From bonds to tax renewals to new revenue proposals, I would not be surprised if San Francisco voters are revolted by the sticker shock in this November’s election.
When there is a $9.6 billion budget and voters are asked to pay more taxes, it begs the question: “Is the government effectively spending your dollars?” When tax dollars are funding poorly conceived projects that are rubber-stamped with little to no public input, it raises the concern, “Who does your government serve?”
With an astronomically high cost of living and a growing equity gap, residents are asked to give more, yet somehow receive less in return. It is time to challenge this culture of government inattentiveness and apathy.
You will find a number of measures in the upcoming November election that aim to enhance transparency, accountability and balance to government in San Francisco. There is an initiative that will strengthen the department overseeing police investigations and ensure its independence from the Police Department. There is also a measure that will guarantee that tree and sidewalk maintenance (what should be a basic service) will be the responsibility of The City and not be transferred involuntarily to property owners as it has been the common practice for years.
Another measure that I authored would increase balance on the San Francisco Municipal Transportation Agency’s Board of Directors, the seven-member body that oversees parking, traffic and transit citywide. The proposal would split appointments between the mayor and the Board of Supervisors, rather than a fully mayor-appointed board, which will allow for a broader diversity of perspectives.
These ballot measures being offered are sound and in the spirit of good government; yet, cynics allege that we are “meddling” with the executive branch and its powers. There is something fundamentally unsettling when reforms calling for more accountability are being smeared as a power grab. Our democracy has a system of checks and balances. For those in power, increasing public input and oversight promotes democracy and, ultimately, helps us make better decisions. If “meddling” means scrutinizing budgets to protect from public waste or challenging ill-informed decisions and establishing better protocols for the public good, then, by all means, call it meddling. But it is our job to meddle. As elected officials, it is our chartered duty to ask the hard questions, to shine a light on government when those questions go unanswered and to uphold quality service to the public.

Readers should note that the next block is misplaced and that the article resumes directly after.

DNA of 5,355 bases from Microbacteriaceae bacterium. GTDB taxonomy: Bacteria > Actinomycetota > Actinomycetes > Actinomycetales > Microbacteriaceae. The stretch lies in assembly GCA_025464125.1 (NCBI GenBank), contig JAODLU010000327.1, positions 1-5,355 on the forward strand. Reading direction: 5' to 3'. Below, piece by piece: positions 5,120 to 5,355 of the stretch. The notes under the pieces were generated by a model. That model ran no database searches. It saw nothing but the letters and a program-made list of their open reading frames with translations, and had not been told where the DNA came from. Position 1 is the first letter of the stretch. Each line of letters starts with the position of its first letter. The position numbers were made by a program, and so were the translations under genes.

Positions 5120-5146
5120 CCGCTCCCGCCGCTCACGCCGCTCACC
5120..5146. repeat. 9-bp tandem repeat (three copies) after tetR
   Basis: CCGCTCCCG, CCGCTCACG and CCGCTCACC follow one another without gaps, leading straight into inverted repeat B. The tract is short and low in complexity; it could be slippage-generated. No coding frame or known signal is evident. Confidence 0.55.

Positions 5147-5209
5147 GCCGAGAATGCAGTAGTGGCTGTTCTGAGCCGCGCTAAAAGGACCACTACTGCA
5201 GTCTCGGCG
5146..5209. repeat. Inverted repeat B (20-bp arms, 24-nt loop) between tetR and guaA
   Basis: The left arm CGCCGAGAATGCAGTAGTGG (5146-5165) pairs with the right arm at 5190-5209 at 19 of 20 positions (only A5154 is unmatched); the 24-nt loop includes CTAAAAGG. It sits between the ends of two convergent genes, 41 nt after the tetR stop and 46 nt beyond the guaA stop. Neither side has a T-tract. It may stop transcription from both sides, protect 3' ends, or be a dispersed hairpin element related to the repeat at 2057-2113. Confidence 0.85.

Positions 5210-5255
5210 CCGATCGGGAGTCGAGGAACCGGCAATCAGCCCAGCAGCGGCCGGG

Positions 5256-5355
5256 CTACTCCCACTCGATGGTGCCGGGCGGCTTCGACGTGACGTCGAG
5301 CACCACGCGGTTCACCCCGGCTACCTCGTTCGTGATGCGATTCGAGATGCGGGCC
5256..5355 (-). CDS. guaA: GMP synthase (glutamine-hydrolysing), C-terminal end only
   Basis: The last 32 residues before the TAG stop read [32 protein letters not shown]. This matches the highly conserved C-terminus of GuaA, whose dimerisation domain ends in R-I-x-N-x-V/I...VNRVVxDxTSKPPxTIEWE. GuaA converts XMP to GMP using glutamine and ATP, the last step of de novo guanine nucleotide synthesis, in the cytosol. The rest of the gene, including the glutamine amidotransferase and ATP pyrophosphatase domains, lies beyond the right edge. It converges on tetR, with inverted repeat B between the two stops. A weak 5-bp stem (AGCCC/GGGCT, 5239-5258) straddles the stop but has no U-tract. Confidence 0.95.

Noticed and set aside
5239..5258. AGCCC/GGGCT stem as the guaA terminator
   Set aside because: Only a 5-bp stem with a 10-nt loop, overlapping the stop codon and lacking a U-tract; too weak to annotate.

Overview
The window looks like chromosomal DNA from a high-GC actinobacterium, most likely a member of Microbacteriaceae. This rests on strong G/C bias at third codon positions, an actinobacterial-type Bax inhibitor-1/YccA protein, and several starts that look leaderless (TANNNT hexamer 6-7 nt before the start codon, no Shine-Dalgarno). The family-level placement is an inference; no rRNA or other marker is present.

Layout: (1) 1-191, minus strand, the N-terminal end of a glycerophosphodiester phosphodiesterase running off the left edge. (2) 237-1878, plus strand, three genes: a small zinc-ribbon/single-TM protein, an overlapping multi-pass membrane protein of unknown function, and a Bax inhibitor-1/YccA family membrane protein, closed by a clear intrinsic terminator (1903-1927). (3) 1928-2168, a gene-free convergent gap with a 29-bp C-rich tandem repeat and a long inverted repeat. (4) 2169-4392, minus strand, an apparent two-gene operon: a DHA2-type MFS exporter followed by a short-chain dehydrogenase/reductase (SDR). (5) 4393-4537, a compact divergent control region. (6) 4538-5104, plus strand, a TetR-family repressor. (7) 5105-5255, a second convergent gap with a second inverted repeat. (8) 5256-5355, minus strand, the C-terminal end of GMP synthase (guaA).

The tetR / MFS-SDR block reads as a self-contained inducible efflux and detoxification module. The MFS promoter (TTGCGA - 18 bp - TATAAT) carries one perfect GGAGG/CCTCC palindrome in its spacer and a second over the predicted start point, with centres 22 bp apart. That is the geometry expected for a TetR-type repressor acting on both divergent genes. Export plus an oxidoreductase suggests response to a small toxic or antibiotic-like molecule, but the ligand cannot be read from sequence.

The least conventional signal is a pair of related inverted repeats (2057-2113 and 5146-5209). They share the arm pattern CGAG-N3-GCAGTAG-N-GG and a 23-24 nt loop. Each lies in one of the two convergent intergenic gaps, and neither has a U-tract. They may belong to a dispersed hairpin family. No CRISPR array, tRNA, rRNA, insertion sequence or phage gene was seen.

All of us holding political titles recognize that our time is finite. These measures will have impact well beyond the time we hold elected office. Effective governance depends on accountability and trust. We must follow through on what we are asked to do to earn your trust.
I recognize there is no panacea for all the challenges we are dealing with in our city, but we have to strive to make government more accountable. There is always room for improvement, and it is our responsibility as public leaders to move us in the direction of better government. We should not be afraid to hold a mirror to ourselves and reflect the truth and transparency we claim to uphold.
I ask all individuals who are in decision-making positions to put our egos aside and elevate the voices of San Franciscans who are fed up with tired excuses. We must be open to challenge so that we can seek better solutions. Change is hard, but tolerating the consequences of the status quo will be even harder.